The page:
It’s the dreaded “B” word—budgeting.
Unfortunately, the word budget has gotten a bad rap. When it all boils down, a budget is basically a plan for your money. Budgeting means you’re spending with purpose before the month begins. But many people view a budget as restrictive to keep them from doing what they want.
But that couldn’t be further from the truth! A budget doesn’t limit your freedom, it gives you freedom! It’s really all about being intentional with where your money goes.
How can budgeting help me?
A budget gives you an action plan and clear picture of where your money is ending up each month. Budgeting will help you achieve the goals you’re working toward—whether that’s getting out of debt, saving for retirement, or just trying to keep your grocery bill from getting out of hand.
When you see planning a budget as simply spending your money intentionally, you actually find more freedom to spend! Once something has been budgeted for, you’ll be able to spend that money without feeling guilty. Many people even say they find “extra” money after they create a realistic budget and stick with it.
1. Budget to zero before the month begins.
This means before the month even starts, you’re making a plan and giving every dollar a name. It’s called a zero-based budget. Now that doesn’t mean you have zero dollars in your bank account. It just means your income minus all your expenses (outgo) equals zero. You give each dollar a place to go!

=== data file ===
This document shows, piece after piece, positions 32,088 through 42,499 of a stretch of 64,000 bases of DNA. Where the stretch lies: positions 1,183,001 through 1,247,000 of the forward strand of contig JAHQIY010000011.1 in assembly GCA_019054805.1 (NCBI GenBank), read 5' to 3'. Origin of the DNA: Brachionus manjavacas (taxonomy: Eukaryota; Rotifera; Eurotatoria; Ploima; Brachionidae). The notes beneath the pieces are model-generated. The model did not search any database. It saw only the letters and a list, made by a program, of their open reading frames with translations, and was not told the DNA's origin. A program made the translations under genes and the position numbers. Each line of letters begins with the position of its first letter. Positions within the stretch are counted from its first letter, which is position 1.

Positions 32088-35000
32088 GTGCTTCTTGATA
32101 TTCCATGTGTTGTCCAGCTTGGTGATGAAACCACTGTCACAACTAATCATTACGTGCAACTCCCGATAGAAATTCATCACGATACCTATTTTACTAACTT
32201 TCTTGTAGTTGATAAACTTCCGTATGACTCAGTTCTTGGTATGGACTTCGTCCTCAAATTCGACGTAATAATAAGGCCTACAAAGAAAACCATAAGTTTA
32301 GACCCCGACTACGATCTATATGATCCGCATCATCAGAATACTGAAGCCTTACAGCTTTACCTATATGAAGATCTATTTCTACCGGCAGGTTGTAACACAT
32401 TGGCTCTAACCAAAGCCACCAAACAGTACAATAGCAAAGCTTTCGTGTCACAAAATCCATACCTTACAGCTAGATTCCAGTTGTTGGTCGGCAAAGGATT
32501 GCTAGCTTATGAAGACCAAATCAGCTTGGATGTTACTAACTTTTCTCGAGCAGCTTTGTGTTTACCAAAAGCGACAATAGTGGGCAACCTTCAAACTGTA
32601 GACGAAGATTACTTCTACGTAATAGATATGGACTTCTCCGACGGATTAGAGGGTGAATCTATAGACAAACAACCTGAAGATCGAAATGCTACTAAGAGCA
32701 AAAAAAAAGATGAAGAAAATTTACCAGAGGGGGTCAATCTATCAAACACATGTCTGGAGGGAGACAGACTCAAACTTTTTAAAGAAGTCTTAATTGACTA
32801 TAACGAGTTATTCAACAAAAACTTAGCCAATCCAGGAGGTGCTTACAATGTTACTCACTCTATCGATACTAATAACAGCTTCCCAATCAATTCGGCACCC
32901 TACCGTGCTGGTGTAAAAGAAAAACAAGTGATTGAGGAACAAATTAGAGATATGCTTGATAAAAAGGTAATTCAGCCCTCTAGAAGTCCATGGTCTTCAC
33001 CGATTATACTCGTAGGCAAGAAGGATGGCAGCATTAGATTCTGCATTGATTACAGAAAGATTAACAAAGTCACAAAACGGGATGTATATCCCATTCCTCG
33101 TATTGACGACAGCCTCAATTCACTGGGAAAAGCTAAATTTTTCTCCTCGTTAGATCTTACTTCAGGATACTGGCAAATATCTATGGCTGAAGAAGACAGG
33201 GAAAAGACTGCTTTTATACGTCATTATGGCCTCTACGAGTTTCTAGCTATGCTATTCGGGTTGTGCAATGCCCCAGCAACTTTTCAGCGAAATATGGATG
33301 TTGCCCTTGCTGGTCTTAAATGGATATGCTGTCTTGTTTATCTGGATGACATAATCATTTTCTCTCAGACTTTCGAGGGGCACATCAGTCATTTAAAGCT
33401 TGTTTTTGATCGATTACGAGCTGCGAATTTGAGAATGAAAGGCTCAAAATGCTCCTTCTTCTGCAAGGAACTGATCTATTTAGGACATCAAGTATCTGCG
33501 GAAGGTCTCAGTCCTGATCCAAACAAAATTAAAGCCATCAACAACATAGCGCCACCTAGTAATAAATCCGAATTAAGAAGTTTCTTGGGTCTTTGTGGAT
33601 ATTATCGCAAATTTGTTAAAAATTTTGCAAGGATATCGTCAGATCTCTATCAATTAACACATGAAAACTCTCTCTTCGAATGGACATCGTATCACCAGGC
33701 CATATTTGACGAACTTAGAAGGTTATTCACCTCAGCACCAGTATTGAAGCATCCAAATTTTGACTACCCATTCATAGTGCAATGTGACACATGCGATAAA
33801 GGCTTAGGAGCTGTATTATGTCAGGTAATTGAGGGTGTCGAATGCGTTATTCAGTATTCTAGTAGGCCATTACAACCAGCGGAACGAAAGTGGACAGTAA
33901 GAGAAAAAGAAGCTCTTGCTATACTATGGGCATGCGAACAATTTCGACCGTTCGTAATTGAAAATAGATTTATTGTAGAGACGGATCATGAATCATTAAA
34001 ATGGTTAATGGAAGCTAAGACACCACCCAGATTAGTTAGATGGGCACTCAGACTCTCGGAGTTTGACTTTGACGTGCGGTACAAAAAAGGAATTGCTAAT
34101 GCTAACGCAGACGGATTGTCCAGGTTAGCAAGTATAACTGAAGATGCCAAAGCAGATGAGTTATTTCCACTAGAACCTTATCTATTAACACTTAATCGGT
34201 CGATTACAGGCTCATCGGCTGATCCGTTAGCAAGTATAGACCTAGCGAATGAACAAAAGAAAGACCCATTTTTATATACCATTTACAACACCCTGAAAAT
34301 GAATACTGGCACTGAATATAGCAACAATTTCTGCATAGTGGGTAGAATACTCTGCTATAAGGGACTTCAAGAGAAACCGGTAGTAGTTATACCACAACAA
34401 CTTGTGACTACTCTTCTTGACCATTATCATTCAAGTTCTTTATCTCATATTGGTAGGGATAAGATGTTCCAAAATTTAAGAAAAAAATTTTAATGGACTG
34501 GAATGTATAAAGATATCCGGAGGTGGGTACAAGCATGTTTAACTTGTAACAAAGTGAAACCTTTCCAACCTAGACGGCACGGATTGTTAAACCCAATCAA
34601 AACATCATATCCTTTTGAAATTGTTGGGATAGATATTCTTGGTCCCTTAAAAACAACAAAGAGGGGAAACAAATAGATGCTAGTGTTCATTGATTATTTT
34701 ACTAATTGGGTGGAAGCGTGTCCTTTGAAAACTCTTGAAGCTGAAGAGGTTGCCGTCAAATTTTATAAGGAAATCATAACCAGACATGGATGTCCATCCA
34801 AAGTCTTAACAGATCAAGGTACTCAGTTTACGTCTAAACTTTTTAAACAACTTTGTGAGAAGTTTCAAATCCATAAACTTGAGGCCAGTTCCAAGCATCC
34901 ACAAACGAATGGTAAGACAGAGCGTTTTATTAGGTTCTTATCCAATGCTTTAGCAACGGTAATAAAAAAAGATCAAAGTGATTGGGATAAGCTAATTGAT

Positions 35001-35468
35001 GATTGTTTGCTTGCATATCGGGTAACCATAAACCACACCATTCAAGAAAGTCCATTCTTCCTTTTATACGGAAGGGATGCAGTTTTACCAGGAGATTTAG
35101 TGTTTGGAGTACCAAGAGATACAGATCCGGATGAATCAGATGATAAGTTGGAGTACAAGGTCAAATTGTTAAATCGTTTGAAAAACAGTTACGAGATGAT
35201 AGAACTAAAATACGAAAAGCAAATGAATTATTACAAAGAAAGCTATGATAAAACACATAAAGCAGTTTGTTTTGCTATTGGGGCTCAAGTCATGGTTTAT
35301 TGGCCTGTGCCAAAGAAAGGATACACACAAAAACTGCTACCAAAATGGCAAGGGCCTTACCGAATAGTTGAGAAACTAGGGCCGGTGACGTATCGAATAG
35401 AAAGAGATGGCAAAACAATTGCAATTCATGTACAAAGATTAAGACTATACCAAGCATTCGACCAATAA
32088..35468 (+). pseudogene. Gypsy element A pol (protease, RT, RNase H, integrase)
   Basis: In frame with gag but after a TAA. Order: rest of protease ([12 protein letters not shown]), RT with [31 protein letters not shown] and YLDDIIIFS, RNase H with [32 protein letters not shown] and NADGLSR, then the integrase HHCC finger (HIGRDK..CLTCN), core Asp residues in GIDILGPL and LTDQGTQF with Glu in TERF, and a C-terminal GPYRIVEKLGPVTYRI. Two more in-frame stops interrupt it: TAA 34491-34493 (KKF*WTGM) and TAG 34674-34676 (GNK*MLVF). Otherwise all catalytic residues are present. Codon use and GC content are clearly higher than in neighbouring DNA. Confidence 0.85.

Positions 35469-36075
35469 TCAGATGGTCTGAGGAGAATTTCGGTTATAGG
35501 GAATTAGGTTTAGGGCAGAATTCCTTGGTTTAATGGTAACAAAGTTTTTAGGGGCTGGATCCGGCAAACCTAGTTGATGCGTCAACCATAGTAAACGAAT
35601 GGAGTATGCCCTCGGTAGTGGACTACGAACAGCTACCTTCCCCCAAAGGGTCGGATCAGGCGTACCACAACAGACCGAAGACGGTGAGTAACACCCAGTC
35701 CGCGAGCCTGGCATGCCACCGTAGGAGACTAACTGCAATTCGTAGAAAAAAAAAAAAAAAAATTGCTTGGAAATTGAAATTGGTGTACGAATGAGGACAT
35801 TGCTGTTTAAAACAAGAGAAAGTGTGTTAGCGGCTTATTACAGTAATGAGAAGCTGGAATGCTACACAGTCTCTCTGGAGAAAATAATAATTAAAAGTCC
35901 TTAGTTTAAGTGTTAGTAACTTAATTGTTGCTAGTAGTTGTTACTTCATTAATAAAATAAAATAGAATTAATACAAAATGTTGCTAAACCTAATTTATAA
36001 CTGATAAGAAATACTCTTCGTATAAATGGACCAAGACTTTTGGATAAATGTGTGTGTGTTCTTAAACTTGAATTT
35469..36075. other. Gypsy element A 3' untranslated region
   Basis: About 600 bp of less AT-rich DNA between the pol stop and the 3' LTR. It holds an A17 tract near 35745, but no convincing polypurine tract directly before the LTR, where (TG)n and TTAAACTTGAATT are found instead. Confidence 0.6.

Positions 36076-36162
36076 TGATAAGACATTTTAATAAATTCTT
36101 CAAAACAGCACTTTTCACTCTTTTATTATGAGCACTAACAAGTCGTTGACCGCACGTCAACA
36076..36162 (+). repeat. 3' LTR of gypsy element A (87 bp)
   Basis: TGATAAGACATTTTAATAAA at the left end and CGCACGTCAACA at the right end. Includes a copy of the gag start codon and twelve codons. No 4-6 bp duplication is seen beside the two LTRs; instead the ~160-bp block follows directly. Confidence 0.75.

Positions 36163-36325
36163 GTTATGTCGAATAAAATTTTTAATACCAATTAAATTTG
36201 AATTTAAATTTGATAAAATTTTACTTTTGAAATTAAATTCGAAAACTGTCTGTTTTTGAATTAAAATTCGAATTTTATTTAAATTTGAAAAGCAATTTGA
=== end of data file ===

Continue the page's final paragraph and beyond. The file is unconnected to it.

2. Do the budget together.
If you’re married, sit down once a month and have a family budgeting night. Make it fun! Grab your favorite snacks and put on a good playlist to help you focus.
You need to get on the same page with money, so set goals together and dream about what the future will look like. Remember: If the two of you are one, your bank accounts should be one too! It’s no longer your money or my money—it’s our money.
And if you’re single, find someone who can act as your accountability partner and help you stick to your goals!
3. Every month is different.
Some months you’ll have to budget for things like back-to-school supplies or routine car maintenance. Other months things like vacations, birthdays and holidays. Regardless of the occasion, make sure you prepare for those expenses in the budget. Don’t let these special occasions sneak up on you. (Hint: Christmas is in December again this year, guys!)
4. Start with the most important categories first.
Giving and saving are at the top of the list, and then comes the Four Walls—food, shelter and utilities, basic clothing and transportation. Once your true necessities are taken care of, fill in the rest of the categories in your budget.
5. Pay off your debt.
If you have debt, paying it off needs to be a top priority. Use the debt snowball method and the Baby Steps to get rid of debt as fast as you can. Attack it! Get mad at it! Stop letting debt rob you of the very thing that helps you win with money—your income.
6. Don’t be afraid to trim the budget.
Brace yourself! It might be time for some budget cuts in your life. If things are tight, you can save money quickly by canceling cable, dining out less, and shopping at discount clothing and grocery stores. Remember, your budget cuts are only temporary. You can always make adjustments later down the road.